• Using the command !for_each_module s -a @#Base @#End "SNDc" and then lma with one of the resulting addresses as a parameter you find that the pool tag belongs to SymTDIv (our Symantec Network Dispatch driver).

*******************************************************************************
*                                                                             *
*                        Bugcheck Analysis                                    *
*                                                                             *
*******************************************************************************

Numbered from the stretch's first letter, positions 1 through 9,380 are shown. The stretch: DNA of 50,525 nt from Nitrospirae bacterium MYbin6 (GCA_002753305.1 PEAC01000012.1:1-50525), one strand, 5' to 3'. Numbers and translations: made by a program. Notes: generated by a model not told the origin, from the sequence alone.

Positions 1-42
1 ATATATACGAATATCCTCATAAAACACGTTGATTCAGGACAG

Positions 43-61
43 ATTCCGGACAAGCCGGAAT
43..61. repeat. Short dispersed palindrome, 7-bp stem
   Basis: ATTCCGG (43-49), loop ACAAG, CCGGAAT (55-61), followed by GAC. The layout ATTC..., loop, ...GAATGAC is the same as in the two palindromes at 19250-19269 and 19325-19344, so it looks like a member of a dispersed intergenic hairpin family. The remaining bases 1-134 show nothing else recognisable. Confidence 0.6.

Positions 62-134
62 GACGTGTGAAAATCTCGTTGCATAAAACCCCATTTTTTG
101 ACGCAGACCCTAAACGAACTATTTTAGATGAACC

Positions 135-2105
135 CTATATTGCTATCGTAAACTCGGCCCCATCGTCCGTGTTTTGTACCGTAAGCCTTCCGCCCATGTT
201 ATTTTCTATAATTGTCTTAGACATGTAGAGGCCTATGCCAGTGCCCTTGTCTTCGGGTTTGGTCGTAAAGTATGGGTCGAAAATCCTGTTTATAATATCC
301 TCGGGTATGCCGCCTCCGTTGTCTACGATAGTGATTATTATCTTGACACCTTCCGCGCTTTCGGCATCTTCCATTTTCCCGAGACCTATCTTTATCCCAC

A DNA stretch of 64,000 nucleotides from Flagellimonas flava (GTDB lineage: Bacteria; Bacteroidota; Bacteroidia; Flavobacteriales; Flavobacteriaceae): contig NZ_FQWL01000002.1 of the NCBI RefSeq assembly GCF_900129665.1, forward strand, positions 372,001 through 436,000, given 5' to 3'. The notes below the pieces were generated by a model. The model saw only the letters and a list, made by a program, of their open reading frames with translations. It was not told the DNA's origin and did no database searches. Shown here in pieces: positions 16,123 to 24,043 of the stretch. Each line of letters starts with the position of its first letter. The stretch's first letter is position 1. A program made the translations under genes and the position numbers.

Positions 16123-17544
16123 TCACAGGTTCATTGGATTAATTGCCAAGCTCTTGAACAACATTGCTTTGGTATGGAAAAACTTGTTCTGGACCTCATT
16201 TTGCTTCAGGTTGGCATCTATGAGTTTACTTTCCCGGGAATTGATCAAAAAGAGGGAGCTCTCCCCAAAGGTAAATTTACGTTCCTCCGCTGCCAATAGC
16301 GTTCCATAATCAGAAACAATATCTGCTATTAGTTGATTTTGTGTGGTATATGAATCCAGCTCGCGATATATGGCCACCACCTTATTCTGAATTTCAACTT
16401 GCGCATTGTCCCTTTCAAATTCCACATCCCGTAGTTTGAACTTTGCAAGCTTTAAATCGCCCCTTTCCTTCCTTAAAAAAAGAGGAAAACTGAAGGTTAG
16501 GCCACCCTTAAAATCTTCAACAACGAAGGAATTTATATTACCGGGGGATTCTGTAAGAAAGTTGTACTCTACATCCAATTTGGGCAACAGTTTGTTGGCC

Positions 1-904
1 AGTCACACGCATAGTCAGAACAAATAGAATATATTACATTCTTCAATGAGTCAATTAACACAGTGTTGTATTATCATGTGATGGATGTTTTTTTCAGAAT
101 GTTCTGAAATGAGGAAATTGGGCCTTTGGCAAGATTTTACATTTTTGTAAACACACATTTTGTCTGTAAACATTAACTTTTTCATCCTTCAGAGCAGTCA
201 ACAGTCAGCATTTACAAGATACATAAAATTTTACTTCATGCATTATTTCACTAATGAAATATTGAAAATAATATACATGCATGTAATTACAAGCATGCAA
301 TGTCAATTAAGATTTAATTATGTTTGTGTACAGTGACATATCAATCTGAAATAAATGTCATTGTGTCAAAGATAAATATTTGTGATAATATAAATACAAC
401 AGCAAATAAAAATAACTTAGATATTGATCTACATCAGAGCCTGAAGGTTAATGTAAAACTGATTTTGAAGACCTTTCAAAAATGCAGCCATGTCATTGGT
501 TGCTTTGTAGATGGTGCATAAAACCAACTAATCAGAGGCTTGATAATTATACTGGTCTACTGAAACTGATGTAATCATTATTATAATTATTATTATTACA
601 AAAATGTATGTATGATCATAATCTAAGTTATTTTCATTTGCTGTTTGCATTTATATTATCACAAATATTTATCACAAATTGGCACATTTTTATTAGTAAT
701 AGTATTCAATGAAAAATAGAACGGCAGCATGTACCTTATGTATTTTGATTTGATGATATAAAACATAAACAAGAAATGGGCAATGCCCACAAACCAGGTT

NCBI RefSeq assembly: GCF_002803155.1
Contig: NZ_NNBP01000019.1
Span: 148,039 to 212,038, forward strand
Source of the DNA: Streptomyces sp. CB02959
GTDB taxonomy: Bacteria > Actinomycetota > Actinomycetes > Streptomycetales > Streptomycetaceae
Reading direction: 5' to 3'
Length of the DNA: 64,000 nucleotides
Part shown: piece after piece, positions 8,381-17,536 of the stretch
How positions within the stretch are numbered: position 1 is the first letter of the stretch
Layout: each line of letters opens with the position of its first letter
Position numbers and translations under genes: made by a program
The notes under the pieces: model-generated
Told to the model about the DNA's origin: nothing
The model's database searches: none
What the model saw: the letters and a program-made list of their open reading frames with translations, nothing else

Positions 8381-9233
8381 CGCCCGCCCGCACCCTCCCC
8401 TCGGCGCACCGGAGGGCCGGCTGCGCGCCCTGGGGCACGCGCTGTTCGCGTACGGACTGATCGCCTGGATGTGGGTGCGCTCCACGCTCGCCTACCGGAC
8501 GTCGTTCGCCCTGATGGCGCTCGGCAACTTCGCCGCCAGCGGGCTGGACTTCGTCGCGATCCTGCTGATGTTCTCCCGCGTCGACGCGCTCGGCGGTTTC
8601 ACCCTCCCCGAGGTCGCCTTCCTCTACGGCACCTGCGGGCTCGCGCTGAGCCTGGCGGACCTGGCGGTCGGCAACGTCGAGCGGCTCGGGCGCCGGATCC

BAD_POOL_CALLER (c2)
The current thread is making a bad pool request.  Typically this is at a bad IRQL level or double freeing the same allocation, etc.
Arguments:
Arg1: 00000007, Attempt to free pool which was already freed
Arg2: 0000110b, (reserved)
Arg3: a0e6cdb8, Memory contents of the pool block
Arg4: 88e64760, Address of the block of pool being deallocated

Debugging Details:
------------------

[...]

STACK_TEXT:  
81d3df5c 81d36184 000000c2 00000007 0000110b nt!KeBugCheckEx+0x1e
81d3dfd4 9b2c6991 88e64760 00000000 81d3dffc nt!ExFreePoolWithTag+0x17f
WARNING: Stack unwind information not available. Following frames may be wrong.
81d3dfe4 9b2c8e31 88e64760 d903a88f d903a7f8 SYMTDIV+0x1a991
81d3dffc 81cf021b 00000000 d903a7f8 a3c5477c SYMTDIV+0x1ce31
81d3e034 9b2a0f38 d903a850 bd5ec434 00000103 nt!IopfCompleteRequest+0x11d
81d3e0f8 9b2a12e2 d903a838 00000000 00000010 tdx!TdxQueryAddressComplete+0x1ba